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Moving Beyond the Ashes

Moving Beyond the Ashes

by Phil Ware on June 16, 2008
Category: Two Minute Meditations

[Special Note: This article was written ten years ago. As I see friends in ministry struggle and as I recognize my own need for spiritual renewal and am away for bit of rest, I have returned to this article for my own good, and hopefully for yours as well!]

A drought across much of the country left our forests vulnerable. After a few lightning strikes and a few careless campers, what was once lush, beautiful forested mountainsides now are scarred, ugly, and burned out. The eerie remains of the brutal fire mar the landscape. At first glance, these once gorgeous forests look hopelessly lost to flames. They are burned out and burned down. Yet history teaches us that given time and the right rains, the forest will return. It is a message those of us involved in ministry and service to others need to hear.

Those involved in serving others often find themselves feeling much like the charred remains of a once beautiful forest. Either the challenge of the task, or the well placed attacks of Satan, has left them depleted and vulnerable. Life takes a turn for the worse, and they find themselves feeling empty, used up, useless, and burned out. What can you do when sleep does not replenish your sense of exhaustion? What do you do when you donít have the energy or will power to quit but dread every sunrise which reminds you of your inadequacy and failure? What do you do when youíre spiritually burned out? I believe the story of Elijah offers us some insight on this difficult problem (1 Kings 18:1-28 & 1 Kings 19:1-21).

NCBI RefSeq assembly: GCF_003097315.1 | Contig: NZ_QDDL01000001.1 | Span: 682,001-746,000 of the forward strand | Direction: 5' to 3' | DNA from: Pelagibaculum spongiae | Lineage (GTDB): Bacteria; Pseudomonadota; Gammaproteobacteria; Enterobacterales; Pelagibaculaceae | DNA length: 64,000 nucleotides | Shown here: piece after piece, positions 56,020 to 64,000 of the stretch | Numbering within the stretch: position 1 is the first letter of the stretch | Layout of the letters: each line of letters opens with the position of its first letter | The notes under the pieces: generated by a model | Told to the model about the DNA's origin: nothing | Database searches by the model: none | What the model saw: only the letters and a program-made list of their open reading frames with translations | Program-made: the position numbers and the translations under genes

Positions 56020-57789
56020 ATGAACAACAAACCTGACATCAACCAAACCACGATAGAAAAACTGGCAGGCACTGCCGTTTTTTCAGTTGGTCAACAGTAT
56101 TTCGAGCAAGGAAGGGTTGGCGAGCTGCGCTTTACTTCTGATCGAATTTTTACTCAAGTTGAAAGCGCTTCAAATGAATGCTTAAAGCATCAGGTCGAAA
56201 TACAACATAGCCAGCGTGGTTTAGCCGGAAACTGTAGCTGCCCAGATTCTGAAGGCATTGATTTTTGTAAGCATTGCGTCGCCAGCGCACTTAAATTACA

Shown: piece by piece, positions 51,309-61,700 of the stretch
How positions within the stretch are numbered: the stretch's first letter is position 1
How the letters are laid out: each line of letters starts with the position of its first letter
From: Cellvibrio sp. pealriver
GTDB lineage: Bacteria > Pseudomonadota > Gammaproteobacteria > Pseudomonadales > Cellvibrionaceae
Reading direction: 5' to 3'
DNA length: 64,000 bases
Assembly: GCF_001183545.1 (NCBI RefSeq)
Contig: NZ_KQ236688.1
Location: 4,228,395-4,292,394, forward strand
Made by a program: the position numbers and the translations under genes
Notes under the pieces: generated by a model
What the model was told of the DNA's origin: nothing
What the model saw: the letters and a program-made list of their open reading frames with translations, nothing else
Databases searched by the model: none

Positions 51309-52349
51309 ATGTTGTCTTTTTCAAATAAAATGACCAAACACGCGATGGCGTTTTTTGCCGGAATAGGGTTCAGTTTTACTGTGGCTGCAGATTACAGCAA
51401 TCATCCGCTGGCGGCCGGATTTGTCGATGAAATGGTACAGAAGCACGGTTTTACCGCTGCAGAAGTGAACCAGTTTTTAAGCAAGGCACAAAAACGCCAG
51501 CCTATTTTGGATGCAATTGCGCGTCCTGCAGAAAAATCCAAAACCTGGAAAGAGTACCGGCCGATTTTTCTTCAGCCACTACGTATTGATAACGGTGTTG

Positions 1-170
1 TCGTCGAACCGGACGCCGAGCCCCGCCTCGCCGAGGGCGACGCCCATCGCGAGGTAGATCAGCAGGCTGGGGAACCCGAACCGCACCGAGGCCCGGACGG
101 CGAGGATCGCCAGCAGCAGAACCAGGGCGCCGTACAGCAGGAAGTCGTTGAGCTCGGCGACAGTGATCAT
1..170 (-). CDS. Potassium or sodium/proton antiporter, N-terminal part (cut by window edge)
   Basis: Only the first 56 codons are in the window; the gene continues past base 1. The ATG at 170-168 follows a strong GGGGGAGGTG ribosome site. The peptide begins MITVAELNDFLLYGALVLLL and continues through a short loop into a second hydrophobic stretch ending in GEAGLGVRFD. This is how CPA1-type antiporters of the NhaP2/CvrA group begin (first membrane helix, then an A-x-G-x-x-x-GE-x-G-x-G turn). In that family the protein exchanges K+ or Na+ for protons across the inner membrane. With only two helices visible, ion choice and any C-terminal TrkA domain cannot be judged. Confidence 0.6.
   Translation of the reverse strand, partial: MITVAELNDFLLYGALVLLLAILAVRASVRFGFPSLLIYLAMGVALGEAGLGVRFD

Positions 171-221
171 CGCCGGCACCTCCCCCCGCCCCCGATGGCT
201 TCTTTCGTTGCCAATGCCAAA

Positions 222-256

Immediately following Elijahís great victory over Godís enemies at Mount Caramel, his life was threatened by evil Queen Jezebel. He ran for his life. Jezebel had killed hundreds of Godís prophets during Elijahís time. He ran from her threats. He ran until he fell exhausted and defeated. He collapsed ... a burned out wreck. He had fallen from the height of ministryís mountain to the valley of ministryís despair. But Godís grace led him to a better place. Elijahís recovery offers us some insight for our own way back from spiritual depletion, burn out, and exhaustion.